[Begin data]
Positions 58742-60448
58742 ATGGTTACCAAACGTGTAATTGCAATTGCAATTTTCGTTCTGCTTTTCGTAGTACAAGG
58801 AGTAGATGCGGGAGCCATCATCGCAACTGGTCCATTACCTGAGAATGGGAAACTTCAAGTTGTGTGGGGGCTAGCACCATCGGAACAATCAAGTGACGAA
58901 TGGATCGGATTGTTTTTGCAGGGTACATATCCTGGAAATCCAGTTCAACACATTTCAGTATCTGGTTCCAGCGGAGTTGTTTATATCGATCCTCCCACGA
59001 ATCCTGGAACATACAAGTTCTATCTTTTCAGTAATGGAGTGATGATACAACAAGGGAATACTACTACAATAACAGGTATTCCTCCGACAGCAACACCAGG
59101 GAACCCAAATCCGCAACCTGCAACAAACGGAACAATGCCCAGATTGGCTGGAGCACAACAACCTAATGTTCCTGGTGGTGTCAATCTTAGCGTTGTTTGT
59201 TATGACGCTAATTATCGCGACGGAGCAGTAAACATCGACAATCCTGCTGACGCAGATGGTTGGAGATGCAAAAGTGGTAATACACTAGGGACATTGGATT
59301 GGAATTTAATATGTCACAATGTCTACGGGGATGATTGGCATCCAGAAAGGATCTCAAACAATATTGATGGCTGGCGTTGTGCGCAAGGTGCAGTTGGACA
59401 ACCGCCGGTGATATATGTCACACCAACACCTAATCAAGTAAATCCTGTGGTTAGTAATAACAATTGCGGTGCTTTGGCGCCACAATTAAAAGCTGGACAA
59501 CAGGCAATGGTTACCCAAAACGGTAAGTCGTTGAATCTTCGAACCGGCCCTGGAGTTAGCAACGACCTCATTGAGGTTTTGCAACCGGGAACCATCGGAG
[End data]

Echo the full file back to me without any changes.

Positions 58742-60448
58742 ATGGTTACCAAACGTGTAATTGCAATTGCAATTTTCGTTCTGCTTTTCGTAGTACAAGG
58801 AGTAGATGCGGGAGCCATCATCGCAACTGGTCCATTACCTGAGAATGGGAAACTTCAAGTTGTGTGGGGGCTAGCACCATCGGAACAATCAAGTGACGAA
58901 TGGATCGGATTGTTTTTGCAGGGTACATATCCTGGAAATCCAGTTCAACACATTTCAGTATCTGGTTCCAGCGGAGTTGTTTATATCGATCCTCCCACGA
59001 ATCCTGGAACATACAAGTTCTATCTTTTCAGTAATGGAGTGATGATACAACAAGGGAATACTACTACAATAACAGGTATTCCTCCGACAGCAACACCAGG
59101 GAACCCAAATCCGCAACCTGCAACAAACGGAACAATGCCCAGATTGGCTGGAGCACAACAACCTAATGTTCCTGGTGGTGTCAATCTTAGCGTTGTTTGT
59201 TATGACGCTAATTATCGCGACGGAGCAGTAAACATCGACAATCCTGCTGACGCAGATGGTTGGAGATGCAAAAGTGGTAATACACTAGGGACATTGGATT
59301 GGAATTTAATATGTCACAATGTCTACGGGGATGATTGGCATCCAGAAAGGATCTCAAACAATATTGATGGCTGGCGTTGTGCGCAAGGTGCAGTTGGACA
59401 ACCGCCGGTGATATATGTCACACCAACACCTAATCAAGTAAATCCTGTGGTTAGTAATAACAATTGCGGTGCTTTGGCGCCACAATTAAAAGCTGGACAA
59501 CAGGCAATGGTTACCCAAAACGGTAAGTCGTTGAATCTTCGAACCGGCCCTGGAGTTAGCAACGACCTCATTGAGGTTTTGCAACCGGGAACCATCGGAG